Reducing that Pesky Skin Condition
Did you know that you can limit the symptoms of your eczema diagnosis by changing your diet? Prioritizing anti-inflammatory foods is the best practice for those with this skin disease and the best news is - all the foods on this list are delicious and nutritious. Read on to discover the best foods that help eczema go away.
What Is Eczema?
Eczema, also known as atopic dermatitis, causes dry skin that can be itchy and painful. It’s chronic, but isn’t constant - instead someone with the skin condition experiences cycles of inflammation. Those with eczema are at higher risk of developing hay fever and asthma.
Most sufferers develop their first symptoms before their fifth birthday and continue to experience the disease through their teenage and early adult years. In some cases, however, people develop eczema in later life.
Eczema flare-ups are most common in the joints at your elbows and knees, though irritated skin can occur anywhere on the body. Affected areas are usually noticeable by a distinct red color and dryness.
Atopic dermatitis affects one in ten people in the United States, making it the most common skin condition.
Many people with eczema use a medical solution such as Rinvoq, Xelijanz or Humira. Adapting your diet to include foods that reduce inflammation is also good practice.
The Superfoods That Lower Eczema Inflammation
While eczema isn’t curable, there are many steps you can take to avoid symptoms from worsening. The best plan is to create an anti-inflammatory diet to reduce eczema flare. Follow the below eczema diet tips to return your skin to better health.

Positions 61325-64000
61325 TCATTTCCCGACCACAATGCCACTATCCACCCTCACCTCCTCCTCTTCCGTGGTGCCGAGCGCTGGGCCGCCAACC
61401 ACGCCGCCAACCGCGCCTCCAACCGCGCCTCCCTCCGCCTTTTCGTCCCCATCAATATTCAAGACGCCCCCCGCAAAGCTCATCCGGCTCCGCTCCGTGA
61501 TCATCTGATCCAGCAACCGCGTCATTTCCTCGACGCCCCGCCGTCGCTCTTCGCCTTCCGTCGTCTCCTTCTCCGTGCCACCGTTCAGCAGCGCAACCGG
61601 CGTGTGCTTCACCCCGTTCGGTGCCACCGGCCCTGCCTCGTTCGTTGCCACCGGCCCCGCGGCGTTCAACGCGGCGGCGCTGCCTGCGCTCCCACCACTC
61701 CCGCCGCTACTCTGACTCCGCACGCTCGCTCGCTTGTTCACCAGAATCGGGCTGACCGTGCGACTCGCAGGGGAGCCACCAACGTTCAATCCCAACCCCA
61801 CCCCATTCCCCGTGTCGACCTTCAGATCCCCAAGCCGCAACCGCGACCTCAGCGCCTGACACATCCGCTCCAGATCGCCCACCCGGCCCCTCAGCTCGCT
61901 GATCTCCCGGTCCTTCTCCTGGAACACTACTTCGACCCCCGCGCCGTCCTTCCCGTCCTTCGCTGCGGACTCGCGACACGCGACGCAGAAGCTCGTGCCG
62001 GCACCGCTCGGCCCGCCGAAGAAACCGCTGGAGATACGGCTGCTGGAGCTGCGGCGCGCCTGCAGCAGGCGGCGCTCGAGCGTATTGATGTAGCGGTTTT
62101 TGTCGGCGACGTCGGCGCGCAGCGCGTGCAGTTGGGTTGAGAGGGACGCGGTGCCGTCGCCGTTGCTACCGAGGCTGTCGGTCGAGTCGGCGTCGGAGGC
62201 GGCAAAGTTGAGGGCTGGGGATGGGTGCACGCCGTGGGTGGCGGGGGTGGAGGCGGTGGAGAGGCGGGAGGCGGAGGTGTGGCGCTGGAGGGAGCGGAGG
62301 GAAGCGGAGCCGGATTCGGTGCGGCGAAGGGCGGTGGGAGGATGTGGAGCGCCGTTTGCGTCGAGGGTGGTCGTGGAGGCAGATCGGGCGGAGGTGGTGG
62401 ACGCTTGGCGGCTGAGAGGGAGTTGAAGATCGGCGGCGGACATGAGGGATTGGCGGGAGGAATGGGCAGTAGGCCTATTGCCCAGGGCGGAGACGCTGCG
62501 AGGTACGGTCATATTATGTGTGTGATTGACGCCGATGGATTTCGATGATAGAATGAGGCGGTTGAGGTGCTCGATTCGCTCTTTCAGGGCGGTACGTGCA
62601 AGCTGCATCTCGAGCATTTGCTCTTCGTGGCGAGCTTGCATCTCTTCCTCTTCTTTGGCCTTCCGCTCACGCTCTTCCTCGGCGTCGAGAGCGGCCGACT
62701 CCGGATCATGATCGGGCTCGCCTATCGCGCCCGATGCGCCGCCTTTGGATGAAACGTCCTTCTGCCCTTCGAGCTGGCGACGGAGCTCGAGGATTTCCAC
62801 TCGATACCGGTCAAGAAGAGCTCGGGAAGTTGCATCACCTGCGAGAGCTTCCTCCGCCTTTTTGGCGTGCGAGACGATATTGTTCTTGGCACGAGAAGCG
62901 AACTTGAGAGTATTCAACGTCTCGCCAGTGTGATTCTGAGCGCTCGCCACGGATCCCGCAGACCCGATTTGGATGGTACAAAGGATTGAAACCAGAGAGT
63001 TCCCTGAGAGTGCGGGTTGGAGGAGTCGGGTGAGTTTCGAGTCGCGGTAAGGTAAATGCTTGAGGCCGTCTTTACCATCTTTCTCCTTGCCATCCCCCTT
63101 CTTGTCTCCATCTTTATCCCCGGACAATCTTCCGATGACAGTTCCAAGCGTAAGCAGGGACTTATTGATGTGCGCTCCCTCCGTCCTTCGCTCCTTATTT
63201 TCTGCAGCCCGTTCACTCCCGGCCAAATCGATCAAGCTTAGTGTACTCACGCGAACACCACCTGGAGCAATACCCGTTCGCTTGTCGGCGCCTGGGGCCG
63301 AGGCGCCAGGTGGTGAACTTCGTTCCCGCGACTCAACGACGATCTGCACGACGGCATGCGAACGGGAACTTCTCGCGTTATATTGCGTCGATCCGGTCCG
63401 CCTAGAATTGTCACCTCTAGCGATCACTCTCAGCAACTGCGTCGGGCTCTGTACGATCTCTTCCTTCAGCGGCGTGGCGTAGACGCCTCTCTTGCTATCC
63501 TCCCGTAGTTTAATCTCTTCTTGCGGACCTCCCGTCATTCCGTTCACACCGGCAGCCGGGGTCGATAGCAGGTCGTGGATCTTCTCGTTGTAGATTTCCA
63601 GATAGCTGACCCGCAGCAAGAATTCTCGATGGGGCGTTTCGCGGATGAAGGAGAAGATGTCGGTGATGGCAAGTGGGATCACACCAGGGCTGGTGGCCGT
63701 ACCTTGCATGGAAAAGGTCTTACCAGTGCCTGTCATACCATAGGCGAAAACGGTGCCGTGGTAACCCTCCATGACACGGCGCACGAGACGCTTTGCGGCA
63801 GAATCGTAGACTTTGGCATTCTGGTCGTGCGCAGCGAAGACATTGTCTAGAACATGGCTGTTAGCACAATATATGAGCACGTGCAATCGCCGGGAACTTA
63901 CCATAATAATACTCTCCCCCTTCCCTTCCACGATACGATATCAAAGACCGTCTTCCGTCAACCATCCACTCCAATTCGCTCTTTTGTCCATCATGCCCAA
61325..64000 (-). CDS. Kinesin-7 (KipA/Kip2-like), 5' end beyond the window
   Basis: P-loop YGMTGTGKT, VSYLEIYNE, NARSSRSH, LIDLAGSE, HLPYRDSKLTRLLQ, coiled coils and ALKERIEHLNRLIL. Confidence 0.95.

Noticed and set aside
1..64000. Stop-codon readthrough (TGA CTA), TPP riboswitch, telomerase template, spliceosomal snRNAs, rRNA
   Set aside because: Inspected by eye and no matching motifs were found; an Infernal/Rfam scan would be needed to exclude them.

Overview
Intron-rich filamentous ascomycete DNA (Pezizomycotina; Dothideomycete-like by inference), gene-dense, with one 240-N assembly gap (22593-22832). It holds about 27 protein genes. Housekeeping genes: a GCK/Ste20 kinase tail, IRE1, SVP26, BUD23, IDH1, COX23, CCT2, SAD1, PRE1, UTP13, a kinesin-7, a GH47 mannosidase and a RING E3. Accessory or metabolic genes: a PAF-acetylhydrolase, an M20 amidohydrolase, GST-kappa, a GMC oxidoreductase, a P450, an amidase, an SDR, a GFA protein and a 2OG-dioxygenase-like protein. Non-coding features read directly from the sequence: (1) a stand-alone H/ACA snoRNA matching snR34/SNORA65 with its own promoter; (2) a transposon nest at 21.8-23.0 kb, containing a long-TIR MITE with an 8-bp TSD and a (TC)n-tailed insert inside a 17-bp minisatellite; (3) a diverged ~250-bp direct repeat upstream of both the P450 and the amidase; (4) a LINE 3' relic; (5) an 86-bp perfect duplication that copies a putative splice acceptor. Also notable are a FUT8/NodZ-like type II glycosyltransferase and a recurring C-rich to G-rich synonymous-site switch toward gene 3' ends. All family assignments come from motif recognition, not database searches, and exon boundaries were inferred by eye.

This much-loved fruit can fight inflammation because it contains quercetin. It’s found in fruits and vegetables and is responsible for giving them their deep colors. Quercetin can lower inflammation in the body, easing the symptoms of eczema.
If you don’t like apples or are allergic to them, you can find quercetin in many other foods. You’ll find the compound in all of these items with berries, peppers, grapes and broccoli.
Fatty fish contains omega-3 fatty acids, which have anti-inflammatory properties. This makes them a great natural food source for limiting the impact of your eczema skin issues.
Mackerel, salmon, herring and sardines are all perfect examples of fatty fish and you should aim to incorporate them into your meals at least two nights a week.
If your diet restricts you from eating fish, you can consider tempeh. It’s completely plant-based and is made from soybeans. As a fermented food, it contains living bacteria that boost your gut health. Evidence confirms that tempeh can support eczema sufferers by reducing the frequency and severity of flare-ups.
Other sources of good bacteria include kombucha, kefir and sauerkraut - each of which is a great example of an anti-inflammatory food.
Cups of tea, despite their type, are all made from the tea plant Camellia sinensis. In these plants are compounds called polyphenols. While all teas contain some of these compounds, black and green teas are best for those who suffer from eczema.
Tea also contains flavonoids, which limit the amount of inflammation your body causes - which could help ease irritation to your skin.
Oatmeal is made from ground oats. It was likely in the form of porridge or oatcakes if you've ever eaten it. It contains heaps of healthy fiber, which pushes your body to have a healthy gut. Healthier guts boost your immune system, which decreases the amount of inflammation you experience; this makes oatmeal a superfood for those who suffer from eczema.
If you’re unfamiliar with beef broth, it’s the liquid that meat has simmered in. It can be sourced during the cooking process or bought in cans from the store. Beef broth contains an amino acid called glycine - which is responsible for repairing skin and reducing inflammation.
If you avoid red meat for environmental or other reasons, chicken broth will generate the same positive results for your skin condition.
Part of the ginger family, turmeric is a great spice for those inflicted with eczema. With a black pepper-like flavor and mustardy scent, it’s the staple spice of many delicious curry dishes. There’s evidence that regularly eating this spice can improve your memory, reduce pain and fight depression - but did you know that it’s also one of the best anti-inflammatory foods you can buy?
Sprinkled on a roast dinner, mixed into a curry or added to a cup of tea - how you choose to add it to your diet is up to you.
There's the list of foods that help eczema go away; hopefully you can get your eczema inflammation down to a minimum.